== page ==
All Articles Tagged "housing market"
Foreclosures are still a major problem in the United States. In fact, as Business Insider reports, foreclosure data from RealtyTrac shows that one in every 905 U.S. homes received a foreclosure filing in April. While these numbers have dropped significantly—23 percent from a year ago—there are pockets of America that continue to get hit hard with foreclosures.
Business Insider listed the 14 metro areas with the highest foreclosure rate.
On the list were such cities as Chicago-Naperville-Joliet and Myrtle Beach, Florida. Ohio made a few appearances on the list as well, including Cincinnati, Cleveland, Toledo and Akron. In that last city, one in every 211 homes received a foreclosure filing in April 2013. There are currently 1,481 properties in foreclosure. This represents a 97.99 percent increase from March and an 146.83 percent boost from last year. In Columbia, SC, 1 in every 415 homes received a foreclosure filing in April 2013. Some 789 properties had foreclosure filings. This marked a whopping 210.63 percent increase from March and an 189.01 percent boost from April 2012.
Miami-Fort Lauderdale-Pompano Beach also made the list. In April 1 in every 269 homes received a foreclosure filing. The total properties in the area with foreclose filings were 9,127. Here, there was a drop—17.61 percent–from March but 1.06 percent increase from the previous year.
The crisis is pronounced across the board, with the impact hitting the level of wealth among African Americans particularly hard. The level of homeownership in this country has hit the lowest point since 1995, according to Reuters, to 65.2 percent. Among the banks with the most foreclosures, says The Huffington Post, are SunTrust, PNC, and HSBC. HSBC, for instance, has 16,317 homes in foreclosure with 60 percent of them “seriously under water.” That bank reached a $249 million settlement earlier this year after complaints that the bank wrongly foreclosed on tons of homes.
The housing market may be turning the corner. In September, home prices rose the most in six years.
“U.S. home prices jumped 5% in September compared with a year ago, the largest year-over-year increase since July 2006,” reports USA Today. The data, which points to a housing recovery, comes from CoreLogic, a provider of consumer, financial and property information, analytics and services to business and government.
This is good news. In fact, states the newspaper, “Steady price increases should give the housing market more momentum when home sales pick up in the spring. Rising prices encourage more homeowners to sell their homes and entice would-be buyers to purchase homes before prices rise further.”
The recovery seems to be nearly nationwide, as prices increased in all but seven states. And in just 18 of 100 large cities, they declined, as indicated by the report. Home prices rose in some of the states that were hardest hit by the housing bust. In Arizona, for example, prices for houses were boosted by 18.7 percent over the past year. Meanwhile in Idaho, which saw the second greatest increase, prices jumped 13.1 percent, found CoreLogic.
There were some drops reported– Rhode Island (3.5 percent) and Illinois (2.3 percent).
Because the market seems to be turning around, “home builders started construction on new homes and apartments at the fastest pace in more than four years in September,” states the USA Today article. “They also requested the most building permits in four years, a sign that many are confident that home sales gains will continue.”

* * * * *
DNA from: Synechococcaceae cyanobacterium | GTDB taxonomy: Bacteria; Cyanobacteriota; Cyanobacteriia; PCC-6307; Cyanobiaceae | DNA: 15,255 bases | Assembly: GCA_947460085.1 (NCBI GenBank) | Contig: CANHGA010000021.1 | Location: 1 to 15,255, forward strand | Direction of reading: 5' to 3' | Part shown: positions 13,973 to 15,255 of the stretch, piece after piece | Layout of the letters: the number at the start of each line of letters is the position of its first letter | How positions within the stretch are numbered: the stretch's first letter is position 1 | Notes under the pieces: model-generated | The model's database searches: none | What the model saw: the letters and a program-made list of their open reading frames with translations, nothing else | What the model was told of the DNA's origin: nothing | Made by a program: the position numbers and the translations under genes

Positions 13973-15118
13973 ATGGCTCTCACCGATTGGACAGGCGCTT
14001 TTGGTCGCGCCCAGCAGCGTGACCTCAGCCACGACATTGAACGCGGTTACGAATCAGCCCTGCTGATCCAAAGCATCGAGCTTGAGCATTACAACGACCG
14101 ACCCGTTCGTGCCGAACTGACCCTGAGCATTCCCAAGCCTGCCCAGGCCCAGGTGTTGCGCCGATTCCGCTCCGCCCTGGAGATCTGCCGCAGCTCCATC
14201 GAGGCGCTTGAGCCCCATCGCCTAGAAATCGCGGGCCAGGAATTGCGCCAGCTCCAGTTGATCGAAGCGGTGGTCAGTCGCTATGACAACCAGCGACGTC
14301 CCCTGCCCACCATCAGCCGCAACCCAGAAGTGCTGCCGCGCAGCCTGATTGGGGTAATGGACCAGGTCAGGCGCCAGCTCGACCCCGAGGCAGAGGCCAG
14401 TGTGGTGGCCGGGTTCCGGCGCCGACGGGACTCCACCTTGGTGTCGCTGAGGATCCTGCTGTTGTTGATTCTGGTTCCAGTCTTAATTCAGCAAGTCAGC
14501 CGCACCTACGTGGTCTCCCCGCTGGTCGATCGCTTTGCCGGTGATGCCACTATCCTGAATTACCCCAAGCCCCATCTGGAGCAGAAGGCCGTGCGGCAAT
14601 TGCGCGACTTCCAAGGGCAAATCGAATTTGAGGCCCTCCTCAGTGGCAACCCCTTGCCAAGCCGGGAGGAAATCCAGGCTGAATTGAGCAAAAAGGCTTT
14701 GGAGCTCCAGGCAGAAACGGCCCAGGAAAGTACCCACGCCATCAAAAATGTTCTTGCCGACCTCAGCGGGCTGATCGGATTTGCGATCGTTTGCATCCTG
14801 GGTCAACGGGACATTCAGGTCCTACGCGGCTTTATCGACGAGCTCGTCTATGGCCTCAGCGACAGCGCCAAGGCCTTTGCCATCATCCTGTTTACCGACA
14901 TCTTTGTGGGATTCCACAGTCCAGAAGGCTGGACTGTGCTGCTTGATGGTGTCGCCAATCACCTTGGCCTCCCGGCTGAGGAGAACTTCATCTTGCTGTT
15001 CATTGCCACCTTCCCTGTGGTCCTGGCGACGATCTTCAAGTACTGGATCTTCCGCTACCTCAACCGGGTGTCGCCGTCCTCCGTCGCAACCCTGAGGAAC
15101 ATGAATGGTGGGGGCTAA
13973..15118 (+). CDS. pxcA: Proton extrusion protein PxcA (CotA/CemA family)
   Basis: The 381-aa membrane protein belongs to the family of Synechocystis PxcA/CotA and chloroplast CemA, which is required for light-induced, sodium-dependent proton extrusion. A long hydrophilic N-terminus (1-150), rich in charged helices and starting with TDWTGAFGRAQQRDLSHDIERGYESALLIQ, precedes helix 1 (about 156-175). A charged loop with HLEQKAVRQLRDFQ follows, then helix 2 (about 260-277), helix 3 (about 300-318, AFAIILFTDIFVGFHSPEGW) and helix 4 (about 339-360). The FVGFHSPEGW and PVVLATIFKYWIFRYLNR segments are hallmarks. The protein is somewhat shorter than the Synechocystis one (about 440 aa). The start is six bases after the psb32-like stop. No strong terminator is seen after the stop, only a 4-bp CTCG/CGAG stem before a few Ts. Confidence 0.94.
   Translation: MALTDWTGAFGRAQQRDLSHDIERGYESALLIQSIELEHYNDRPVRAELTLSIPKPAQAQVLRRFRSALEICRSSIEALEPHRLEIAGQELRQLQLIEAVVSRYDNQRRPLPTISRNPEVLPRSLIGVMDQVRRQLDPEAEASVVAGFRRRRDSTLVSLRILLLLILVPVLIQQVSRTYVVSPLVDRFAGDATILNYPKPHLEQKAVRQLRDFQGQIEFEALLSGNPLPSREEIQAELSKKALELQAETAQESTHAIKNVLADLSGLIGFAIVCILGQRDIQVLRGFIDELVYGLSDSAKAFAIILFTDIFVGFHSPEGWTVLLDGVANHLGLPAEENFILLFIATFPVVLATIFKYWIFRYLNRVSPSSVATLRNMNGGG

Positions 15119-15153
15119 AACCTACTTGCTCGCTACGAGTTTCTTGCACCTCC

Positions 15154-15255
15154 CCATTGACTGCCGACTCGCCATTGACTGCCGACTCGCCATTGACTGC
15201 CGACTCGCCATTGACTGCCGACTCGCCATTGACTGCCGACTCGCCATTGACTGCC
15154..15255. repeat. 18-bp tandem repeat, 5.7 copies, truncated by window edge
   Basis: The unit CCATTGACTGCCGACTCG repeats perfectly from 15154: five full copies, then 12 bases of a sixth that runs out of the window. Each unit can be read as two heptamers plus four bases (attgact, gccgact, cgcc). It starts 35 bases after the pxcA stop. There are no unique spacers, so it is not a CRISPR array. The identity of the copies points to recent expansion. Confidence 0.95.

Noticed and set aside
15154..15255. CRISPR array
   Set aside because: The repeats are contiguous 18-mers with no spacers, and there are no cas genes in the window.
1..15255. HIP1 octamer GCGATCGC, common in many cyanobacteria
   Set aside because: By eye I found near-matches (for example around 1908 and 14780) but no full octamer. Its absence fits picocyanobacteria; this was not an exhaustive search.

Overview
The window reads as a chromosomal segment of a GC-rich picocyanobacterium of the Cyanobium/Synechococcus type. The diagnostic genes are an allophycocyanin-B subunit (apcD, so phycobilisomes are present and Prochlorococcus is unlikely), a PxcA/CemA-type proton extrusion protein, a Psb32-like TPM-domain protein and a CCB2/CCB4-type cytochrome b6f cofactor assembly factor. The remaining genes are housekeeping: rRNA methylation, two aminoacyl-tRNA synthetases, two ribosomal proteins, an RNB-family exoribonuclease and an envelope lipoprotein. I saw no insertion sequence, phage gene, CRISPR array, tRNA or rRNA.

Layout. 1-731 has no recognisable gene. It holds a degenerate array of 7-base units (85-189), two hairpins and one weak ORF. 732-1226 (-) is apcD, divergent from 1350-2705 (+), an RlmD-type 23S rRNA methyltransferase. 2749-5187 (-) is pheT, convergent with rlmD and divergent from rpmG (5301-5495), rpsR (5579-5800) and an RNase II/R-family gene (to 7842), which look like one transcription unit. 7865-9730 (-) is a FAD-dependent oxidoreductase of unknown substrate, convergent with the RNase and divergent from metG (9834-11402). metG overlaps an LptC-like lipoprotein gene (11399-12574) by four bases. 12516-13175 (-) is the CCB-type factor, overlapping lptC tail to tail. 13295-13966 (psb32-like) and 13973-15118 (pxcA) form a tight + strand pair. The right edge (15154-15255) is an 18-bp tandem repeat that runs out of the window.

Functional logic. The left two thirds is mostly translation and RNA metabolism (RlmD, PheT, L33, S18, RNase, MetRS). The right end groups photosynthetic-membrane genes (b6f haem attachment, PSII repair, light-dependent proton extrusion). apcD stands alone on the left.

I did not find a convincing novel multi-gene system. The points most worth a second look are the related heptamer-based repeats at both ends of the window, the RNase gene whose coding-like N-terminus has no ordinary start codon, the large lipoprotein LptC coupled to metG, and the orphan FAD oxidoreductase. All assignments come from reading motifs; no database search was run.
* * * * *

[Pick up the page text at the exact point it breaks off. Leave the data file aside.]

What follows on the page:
Exit polling last night indicates that a feeling of overall economic improvement was a factor in voter support for President Obama. Forty percent of those surveyed said they thought the economy was on an upswing. “But in a much tighter race than the one that first swept Obama into the White House, the president hung onto his key demographics of women, young people, blacks and Hispanics,” the AP reports.
A City College of New York assistant professor of political science, Daniel DiSalvo, has written a column for the Pittsburgh Post-Gazette discussing what the headline calls “The Great Reverse Migration” of blacks away from the northern parts of the US.
Citing the astounding figures found throughout The Warmth of Other Suns, the fantastic book by Isabel Wilkerson about the first Great Migration of blacks to the North to escape Jim Crow, DiSalvo notes the millions who made the trip to places like New York and Chicago during the 1900s. About six million to be exact.
But now there are new stats showing that a high number of blacks are making the reverse trip to places like Georgia, South Carolina, Texas and Florida. More specifically, they’re making the move from big cities to other cities like Dallas and Atlanta (though moves to the suburbs have been plentiful as well). Citing figures from the New York Times, the column says that by the end of the 2000s, the black population in the South had grown 75 percent. New York, Illinois and Michigan are the states seeing the biggest exodus.
“Many of the migrants are ‘buppies’ — young, college-educated, upwardly mobile black professionals — and older retirees,” the column says. In other words, blacks who are moving up the ladder are seeking greener pastures (literally) by also moving to places where they can have bigger homes, a backyard, and a solidly middle class way of life. A lot of older retirees are also laying down fresh roots across the South.